Fundamental Analysis in Trading

Analysis in Trading

When making a purchase, you often think about the money you’re paying and the value you will derive from what you’re buying. Furthermore, sometimes it can be challenging to estimate the value of certain goods and services and depend on the market to set the price. This can be especially true if you’re a trader or investor when valuing securities. However, fundamental analysis can help reduce uncertainty. 

Fundamental analysis is a way of establishing a security’s actual market value. Analysts look at a security’s current trading price and other market factors to determine if it’s trading higher or lower than it should be. If there is any disparity, they make recommendations by deeming it either under or over-valued. This trading guide will look at fundamental analysis and how it can apply to your trading. 

What is a Fundamental Analysis?

Fundamental analysis in trading is the process of establishing the intrinsic value of a security. It examines different economic and financial factors related to a security and its market to determine a fair price. The analysis looks at factors that could affect a security’s value, such as volatility in the economy, to the competence of a company’s management team. 

The fundamental analysis then produces a number or value an investor or trader can use to compare against the security’s current market price. This process helps determine if it’s undervalued or overvalued in the market and what action you should take. If the security’s price is under the number the analysis gives, it deems it undervalued and a good investment opportunity. 

While on the other hand, an overvalued security will be priced over the number and might not be a viable long-term investment. However, you can still short the security if you feel or analysis shows that the market is about to correct itself and still come out on top. 

Fundamental analysts use financial data in the public domain to assess a potential investment value and determine its viability. Furthermore, the analysis usually follows a specific format, with the general study of the state of the economy coming first. Followed by the strength of the industry in question, and finally, how the company issuing the security is performing financially, which ensures they arrive at a fair price. 

Types of Fundamental Analysis

1. Qualitative Fundamentals

Qualitative analysis has to do with the quality, standard, or nature of something. These are the factors to consider:

  • Business model- means what precisely the company does. If it’s an electric car manufacturer, it needs to make money from selling units and not charging fees for its software. This helps determine if the model is working.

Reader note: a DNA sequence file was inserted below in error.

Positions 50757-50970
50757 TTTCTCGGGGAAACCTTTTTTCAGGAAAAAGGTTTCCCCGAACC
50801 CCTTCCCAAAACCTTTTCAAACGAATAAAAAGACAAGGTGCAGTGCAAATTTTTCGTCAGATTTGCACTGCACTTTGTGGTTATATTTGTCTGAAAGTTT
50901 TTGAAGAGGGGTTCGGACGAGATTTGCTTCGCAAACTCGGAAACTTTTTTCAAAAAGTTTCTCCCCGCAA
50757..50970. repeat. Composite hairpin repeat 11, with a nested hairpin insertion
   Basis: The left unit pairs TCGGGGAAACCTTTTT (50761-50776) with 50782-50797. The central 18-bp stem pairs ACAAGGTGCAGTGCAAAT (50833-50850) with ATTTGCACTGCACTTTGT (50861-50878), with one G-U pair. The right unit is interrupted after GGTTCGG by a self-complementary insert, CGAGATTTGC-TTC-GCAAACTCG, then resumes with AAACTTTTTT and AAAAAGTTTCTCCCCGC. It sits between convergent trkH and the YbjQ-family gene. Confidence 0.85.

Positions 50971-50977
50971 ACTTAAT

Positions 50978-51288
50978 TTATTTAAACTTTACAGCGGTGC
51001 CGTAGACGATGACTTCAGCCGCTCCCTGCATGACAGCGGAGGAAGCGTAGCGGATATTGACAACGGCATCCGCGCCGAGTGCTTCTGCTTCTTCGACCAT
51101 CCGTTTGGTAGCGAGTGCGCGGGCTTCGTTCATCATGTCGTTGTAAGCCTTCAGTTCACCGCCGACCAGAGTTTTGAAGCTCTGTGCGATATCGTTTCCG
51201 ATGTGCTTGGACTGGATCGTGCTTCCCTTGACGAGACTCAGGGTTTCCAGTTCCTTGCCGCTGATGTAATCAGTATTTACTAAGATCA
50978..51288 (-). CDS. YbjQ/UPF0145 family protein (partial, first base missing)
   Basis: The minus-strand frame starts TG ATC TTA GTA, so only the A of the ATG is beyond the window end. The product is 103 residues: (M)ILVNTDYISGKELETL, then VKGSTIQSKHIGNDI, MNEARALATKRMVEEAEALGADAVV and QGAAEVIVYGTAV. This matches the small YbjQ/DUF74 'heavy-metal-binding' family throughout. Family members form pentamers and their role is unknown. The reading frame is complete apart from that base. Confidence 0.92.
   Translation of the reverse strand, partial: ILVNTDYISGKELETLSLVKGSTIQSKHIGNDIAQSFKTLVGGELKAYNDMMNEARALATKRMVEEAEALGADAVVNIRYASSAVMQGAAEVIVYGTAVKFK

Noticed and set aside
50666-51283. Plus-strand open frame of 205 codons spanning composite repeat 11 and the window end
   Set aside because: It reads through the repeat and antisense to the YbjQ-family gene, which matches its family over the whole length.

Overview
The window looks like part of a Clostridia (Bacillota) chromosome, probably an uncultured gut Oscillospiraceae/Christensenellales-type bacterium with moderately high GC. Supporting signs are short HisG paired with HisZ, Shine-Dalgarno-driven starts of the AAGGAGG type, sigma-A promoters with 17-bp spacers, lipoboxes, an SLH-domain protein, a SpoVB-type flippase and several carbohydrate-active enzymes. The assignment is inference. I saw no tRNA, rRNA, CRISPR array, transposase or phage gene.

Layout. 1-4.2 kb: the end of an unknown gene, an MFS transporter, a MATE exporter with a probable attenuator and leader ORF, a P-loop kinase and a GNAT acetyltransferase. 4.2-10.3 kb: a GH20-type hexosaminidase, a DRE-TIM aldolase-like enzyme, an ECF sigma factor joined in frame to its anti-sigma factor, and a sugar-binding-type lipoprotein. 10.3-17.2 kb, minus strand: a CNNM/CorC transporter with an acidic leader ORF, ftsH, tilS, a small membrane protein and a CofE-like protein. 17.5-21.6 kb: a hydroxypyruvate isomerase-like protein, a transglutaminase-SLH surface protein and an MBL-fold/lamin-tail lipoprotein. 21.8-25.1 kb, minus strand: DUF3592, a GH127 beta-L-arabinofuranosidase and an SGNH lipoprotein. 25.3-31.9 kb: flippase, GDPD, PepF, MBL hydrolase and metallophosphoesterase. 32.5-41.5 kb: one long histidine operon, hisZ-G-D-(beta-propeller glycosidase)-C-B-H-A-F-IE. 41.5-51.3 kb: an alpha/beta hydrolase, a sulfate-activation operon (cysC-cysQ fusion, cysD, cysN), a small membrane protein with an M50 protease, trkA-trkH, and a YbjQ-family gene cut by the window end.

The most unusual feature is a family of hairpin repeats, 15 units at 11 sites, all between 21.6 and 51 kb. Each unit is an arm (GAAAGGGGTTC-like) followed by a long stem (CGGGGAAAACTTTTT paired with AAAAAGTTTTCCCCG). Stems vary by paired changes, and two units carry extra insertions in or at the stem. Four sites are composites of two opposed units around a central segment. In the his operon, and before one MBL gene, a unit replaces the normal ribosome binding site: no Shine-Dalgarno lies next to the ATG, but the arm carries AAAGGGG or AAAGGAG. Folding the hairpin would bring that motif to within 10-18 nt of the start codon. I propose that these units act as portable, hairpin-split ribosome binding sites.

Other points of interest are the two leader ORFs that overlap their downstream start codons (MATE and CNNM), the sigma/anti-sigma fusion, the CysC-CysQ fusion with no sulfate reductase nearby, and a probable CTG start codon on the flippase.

• Competitive advantage- a company with an edge over the field has better success potential in the long term than one without. For instance, coca-cola has an established brand that’s hard to compete against. This minimises competition and ensures investors see rewards well into the future. 
  • Management- good oversight over a company’s processes is key to success. Even the best business models and competitive advantage is worthless when the administration is wanting. 
  • Corporate governance- these are the policies governing an organisation. They denote the relationship between management, directors, and shareholders. The best companies are the ones that value ethics, fairness, transparency, and efficiency. 
  • Industry- this includes the available customer base, market share, growth in the sector, competitiveness, regulations, and market cycles. Understanding these factors will paint a clear picture of a company’s standing.

2. Quantitative Fundamentals

Quantitative data is the info you can display in numbers, ratios, or formulas. Analysts consider three factors when analysing a company:

  • Balance sheet- presents how a company is doing by showing its assets, liabilities, and equity at a glance. The assets are the things the company owns, while liabilities and equity represent how it finances them and other business projects. 
  • Income statement- this examines a company’s performance in a given period. It represents the revenue, expenses, and profits gained in the period under question. 
  • Cash flow statement- represents a business’s sources of income and how it spends it in a given period. It emphasises investment cash used to acquire assets or proceeds from their sale. There is also financing cash that comes from financiers or received from creditors, and the money generated from the day-to-day running of the business.

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